It has a very repeatable model for doing that. Management mentioned how it costs the company just $500,000 to establish a delivery-only market, while a Vending Machine runs $5 million. But, with the Vending Machines, despite that increased investment, they're seeing that the launch of a Vending tower in a market will accelerate the results there. It's brand-building. Brand-building in a location that gets a lot of attention, it builds some buzz in those local markets.
Supporting the triple-digit growth that this company has been able to deliver, Carvana is also building a lot of the infrastructure it needs to accommodate all of this expansion. In the process, they're hoping to also reduce the time and cost of transportation to buyers by expanding the national footprint. There's going to be a new inspection and reconditioning center that'll go live in Indiana in 2019. That'll be the fifth one. It expands the annual capacity for the company to handle about 250,000 vehicles. That's over 2.5X the expected unit sales in full-year 2018. Clearly, management is thinking about, down the road, as they continue to grow their unit sales volume, how they're going to able to accommodate and handle all that inventory.
I like to put into context for this company just how large the market is in terms of vehicle sales, especially used car sales. I pulled these numbers from investor materials that the company provides. Almost $800 billion in used car sales in 2017, and just 7% of the market was claimed by the top 100 largest used auto retailers. The biggest one has less than 2% market share. It's a very fragmented market. That presents a lot of opportunity for companies like this.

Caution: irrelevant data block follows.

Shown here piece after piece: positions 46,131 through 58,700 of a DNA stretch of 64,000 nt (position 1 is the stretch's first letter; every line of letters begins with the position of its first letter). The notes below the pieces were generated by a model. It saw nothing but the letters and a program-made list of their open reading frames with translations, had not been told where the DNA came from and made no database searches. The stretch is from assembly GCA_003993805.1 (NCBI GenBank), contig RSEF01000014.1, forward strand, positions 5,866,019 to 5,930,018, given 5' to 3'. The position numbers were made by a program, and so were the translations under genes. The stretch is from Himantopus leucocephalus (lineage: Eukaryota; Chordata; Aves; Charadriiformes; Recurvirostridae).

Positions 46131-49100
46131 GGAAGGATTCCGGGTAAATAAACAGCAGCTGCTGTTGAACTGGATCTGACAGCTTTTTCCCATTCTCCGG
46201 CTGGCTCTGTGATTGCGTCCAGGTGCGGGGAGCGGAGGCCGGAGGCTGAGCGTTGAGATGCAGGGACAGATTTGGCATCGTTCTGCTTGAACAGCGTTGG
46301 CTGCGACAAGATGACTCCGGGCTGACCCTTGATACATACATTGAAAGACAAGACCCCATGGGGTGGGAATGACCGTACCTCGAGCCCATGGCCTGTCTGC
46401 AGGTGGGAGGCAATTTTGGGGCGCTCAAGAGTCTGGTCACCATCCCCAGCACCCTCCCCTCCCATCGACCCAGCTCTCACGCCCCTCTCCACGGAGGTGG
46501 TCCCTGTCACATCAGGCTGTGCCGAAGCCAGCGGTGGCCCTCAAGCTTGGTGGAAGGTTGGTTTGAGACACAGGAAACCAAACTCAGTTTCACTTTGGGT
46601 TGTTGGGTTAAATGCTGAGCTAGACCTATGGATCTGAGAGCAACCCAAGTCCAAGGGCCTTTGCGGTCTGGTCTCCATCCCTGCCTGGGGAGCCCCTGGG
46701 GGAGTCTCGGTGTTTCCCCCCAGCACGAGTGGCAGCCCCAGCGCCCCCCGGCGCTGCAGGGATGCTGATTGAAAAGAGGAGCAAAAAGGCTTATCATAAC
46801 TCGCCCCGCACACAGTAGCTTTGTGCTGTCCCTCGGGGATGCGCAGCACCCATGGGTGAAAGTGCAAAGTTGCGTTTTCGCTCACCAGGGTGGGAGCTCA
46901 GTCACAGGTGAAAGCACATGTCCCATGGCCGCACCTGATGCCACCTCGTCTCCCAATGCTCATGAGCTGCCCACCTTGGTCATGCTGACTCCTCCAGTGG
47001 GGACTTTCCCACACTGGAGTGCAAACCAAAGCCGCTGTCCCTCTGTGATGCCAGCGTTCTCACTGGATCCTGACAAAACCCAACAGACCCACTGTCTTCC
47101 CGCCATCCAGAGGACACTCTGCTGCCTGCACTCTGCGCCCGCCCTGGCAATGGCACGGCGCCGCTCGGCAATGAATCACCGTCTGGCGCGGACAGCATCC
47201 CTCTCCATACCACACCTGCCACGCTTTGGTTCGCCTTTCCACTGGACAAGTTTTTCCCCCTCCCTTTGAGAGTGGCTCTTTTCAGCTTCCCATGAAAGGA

There were some interesting comments from CEO Garcia about competition. He said, basically, given the large size of the market, this fragmentation among the competition, even if there are new companies to enter this more e-commerce-focused model for selling cars, it'll basically serve to normalize the concept or the idea of buying a car online. For some people, it still seems intimidating to not be able to see or handle or even test-drive a car that your purchasing, thousands of dollars. Overall, as that becomes normalized, even if there's some competition, that's something that's likely to lift the whole segment before becoming a more traditional fight for market share.
Last couple things that I will mention, used car selling is the main business driver for Carvana, but it's also experimenting with sourcing more of its inventory from customers. The number of vehicles that they will purchase directly from their customers grew over 270% year over year in the third quarter. It made up about 16% of the units the company sold via its retail channel. Something I wanted to get your opinion on, Asit, is all the acquisitions that the company has made in the past few years. I know that they're very focused on acquiring certain talent, certain capabilities that support this platform that they've created. What are your thoughts there?